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Collection comprises a 35-page memorandum book maintained by the Haulsey family of London, England, from 1646-1846. The memoranda usually record marriages, births, christenings, deaths, and burials, but there are also separate notes on family genealogy, as well as a few notes on land tenancy transfers, and money lent and received. There is one record regarding numbers of silver trays and candlesticks. Volume entries are handwritten on varying types of paper, and are not in chronological order. The volume also features an embroidered binding and a metal-clasp closure with initials G.W. (one clasp is missing). The embroidery includes images of day and night, as well as a dog, monkey, church, house, windmill, swallow, snail, and various plants and flowers.
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Jonathan Kennon Smith papers, 1649-1988 4 Linear Feet — 8 boxes, 477 items

This collection holds miscellaneous papers (192 items; dated 1649-1971) including originals and copies of letters, Bible records, pictures, and printed works relating to the history of the Pearson, Smith, and Thompson families who migrated from England to Virginia, North Carolina, Tennessee, and finally to Arkansas; letters, legal papers, historical notes, genealogy, military records, cemetery records, pictures, and maps pertaining to the history of Benton County, Tenn.; copies of the Civil War letters of Stephen W. Holliday, 55th Tennessee Regt., C.S.A.; anecdotes of Confederate General Nathan Bedford Forrest; Melton family genealogy; and Smith family albums. A later addition (283 items, dated 1774-1986) includes information pertaining to the genealogy of several related families (including the Thompson and Wyly families, as well as information on the descendants of Col. Samuel and Mary Webb Smith). Includes printed works on genealogy and other topics compiled by Emma C. C. Brown and Jonathan K. T. Smith (primarily Smith). Also includes: correspondence; legal documents; copies of church records; clippings; writings about the history of Benton County, Tenn., and some of its citizens and communities; photographs; printed and other material on Camden, Tenn.; copy of the diary of Anne William Smith; copy of a portrait of Anne William Smith by Gustavus Grunewald (1847-1848); a recording entitled The Remembrance Pilgrimage about the Smith family of Nymcock, Tenn.; A Century with St. Mark's: An Informal History by Clara L. Cape; and an extensive biographical sketch on Col. Maurice Smith.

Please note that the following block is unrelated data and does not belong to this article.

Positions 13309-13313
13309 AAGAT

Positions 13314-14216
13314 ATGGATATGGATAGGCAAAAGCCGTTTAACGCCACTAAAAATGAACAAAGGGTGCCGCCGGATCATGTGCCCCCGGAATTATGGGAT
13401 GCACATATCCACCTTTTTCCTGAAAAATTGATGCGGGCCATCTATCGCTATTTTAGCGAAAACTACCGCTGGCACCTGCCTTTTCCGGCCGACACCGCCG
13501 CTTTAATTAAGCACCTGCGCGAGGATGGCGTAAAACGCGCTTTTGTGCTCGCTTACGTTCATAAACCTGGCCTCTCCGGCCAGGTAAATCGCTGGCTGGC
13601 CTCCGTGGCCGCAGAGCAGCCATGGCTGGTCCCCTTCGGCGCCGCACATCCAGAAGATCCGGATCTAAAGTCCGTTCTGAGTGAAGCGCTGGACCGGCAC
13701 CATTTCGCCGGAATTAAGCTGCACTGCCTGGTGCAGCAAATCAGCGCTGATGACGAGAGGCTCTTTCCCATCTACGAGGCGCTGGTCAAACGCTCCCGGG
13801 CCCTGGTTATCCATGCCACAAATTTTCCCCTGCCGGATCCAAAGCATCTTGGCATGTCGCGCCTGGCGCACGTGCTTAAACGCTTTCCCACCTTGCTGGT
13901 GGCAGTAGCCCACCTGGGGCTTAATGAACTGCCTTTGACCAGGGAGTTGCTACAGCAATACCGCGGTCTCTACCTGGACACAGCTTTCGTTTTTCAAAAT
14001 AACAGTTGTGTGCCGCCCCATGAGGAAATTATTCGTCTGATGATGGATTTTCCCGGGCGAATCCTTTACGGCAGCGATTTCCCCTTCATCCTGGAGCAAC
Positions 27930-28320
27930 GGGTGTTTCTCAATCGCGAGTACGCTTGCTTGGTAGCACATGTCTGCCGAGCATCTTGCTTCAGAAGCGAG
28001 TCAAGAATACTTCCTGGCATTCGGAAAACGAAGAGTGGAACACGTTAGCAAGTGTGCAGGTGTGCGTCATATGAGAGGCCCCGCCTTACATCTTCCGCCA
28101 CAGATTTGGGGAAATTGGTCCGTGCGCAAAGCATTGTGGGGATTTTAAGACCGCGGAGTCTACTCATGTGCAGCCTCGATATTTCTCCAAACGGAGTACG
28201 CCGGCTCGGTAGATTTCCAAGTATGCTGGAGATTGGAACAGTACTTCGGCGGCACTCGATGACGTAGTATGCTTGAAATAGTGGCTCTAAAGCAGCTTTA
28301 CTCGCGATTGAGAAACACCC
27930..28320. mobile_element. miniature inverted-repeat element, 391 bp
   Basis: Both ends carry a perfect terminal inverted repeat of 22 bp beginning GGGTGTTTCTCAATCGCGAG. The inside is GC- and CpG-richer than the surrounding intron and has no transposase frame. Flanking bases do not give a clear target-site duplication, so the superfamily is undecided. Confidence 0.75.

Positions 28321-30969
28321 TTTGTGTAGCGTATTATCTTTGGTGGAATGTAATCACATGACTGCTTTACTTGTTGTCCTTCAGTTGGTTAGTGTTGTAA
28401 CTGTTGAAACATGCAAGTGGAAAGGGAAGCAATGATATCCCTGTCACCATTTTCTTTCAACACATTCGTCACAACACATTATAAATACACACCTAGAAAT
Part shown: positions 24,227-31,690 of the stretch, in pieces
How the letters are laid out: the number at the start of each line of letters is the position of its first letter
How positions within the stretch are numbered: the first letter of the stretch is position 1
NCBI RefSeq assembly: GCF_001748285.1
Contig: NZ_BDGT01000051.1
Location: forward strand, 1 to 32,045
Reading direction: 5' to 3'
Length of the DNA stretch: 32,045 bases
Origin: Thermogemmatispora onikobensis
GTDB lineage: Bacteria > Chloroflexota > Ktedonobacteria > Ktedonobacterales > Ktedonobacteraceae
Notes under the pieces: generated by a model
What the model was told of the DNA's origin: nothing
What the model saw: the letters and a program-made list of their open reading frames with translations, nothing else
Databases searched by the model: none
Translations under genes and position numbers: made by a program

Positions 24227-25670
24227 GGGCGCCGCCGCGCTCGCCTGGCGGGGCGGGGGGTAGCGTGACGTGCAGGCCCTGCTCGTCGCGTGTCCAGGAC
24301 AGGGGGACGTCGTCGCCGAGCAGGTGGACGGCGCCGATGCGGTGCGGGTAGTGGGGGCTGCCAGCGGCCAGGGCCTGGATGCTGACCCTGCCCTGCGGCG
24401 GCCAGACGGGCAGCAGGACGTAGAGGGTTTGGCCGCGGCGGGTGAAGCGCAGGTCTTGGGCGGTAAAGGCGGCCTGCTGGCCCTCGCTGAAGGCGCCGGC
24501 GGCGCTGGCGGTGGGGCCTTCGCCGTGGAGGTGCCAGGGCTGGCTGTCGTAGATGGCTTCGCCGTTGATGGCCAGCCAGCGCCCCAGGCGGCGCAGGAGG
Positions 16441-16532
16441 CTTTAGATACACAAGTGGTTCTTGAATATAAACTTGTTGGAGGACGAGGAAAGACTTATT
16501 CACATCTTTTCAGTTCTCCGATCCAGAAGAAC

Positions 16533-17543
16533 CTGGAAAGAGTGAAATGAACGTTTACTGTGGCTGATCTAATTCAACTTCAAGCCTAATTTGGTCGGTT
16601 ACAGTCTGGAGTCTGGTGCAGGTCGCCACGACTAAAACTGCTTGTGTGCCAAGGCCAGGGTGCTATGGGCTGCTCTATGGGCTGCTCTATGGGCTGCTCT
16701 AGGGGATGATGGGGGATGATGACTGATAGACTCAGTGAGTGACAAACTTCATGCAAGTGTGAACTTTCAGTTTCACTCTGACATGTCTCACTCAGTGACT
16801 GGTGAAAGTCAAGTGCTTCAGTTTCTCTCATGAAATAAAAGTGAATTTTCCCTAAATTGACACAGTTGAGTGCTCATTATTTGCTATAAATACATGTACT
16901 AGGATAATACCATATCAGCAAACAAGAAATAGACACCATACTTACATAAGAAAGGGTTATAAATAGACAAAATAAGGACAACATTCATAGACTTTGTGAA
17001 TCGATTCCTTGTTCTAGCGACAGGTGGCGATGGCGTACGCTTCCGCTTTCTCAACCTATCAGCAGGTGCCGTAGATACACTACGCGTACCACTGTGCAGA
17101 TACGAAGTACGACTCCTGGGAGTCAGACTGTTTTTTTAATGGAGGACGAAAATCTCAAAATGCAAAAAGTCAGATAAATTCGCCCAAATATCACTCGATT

This collection is largely genealogical in nature and holds miscellaneous papers of Jonathan Kennon Thompson Smith including originals and copies of letters, papers, Bible records, pictures, and printed works relating to the history of the Smith, Pearson, and Thompson families who migrated from England to Virginia, North Carolina, Tennessee, and finally to Arkansas. The Smith family descended through Maurice Smith (1801-1871) of Person County, North Carolina who later moved to Fayette County, Tennessee in 1831, and finally to Dallas County, Arkansas in 1843.

In addition to family correspondence of Maurice Smith (1801-1871); the collection has letters, legal papers, historical notes, genealogy, military records, cemetery records, pictures, and maps pertaining to the history of Benton County, Tennessee. Copies of the Civil War letters of Stephen W. Holliday, 55th Tennessee Regiment, C.S.A., to his parents, a history of Tulip and Tulip Ridge, Arkansas, by Smith entitled The Romance of, Tulip (Memphis: 1965), On this Rock . . . the Chronicle of a Southern Family, which is a history by Smith of the family of Colonel Samuel Smith and Mary Webb Smith of Abram's Plains, North Carolina; biographies of the Captain Nicholas Martian (1591-1657) and of Samuel Granville Smith (1794-1835); anecdotes of Confederate General Nathan Bedford Forrest; a history of the Pearson family by Smith entitled This Valued Lineage; history of the Thompson family by Smith entitled These Many Hearths; albums of the Smith family containing pictures, clippings, and copies of letters and wills dating as early as 1649; genealogy of the Melton family by Herman E. Melton entitled Sassafras Sprouts; an anthropological study of the Indians of Kentucky Lake, Tennessee, by C. H. McNutt and J. Bennett Graham; and a pamphlet, 1961, by Smith entitled A Statement of Faith.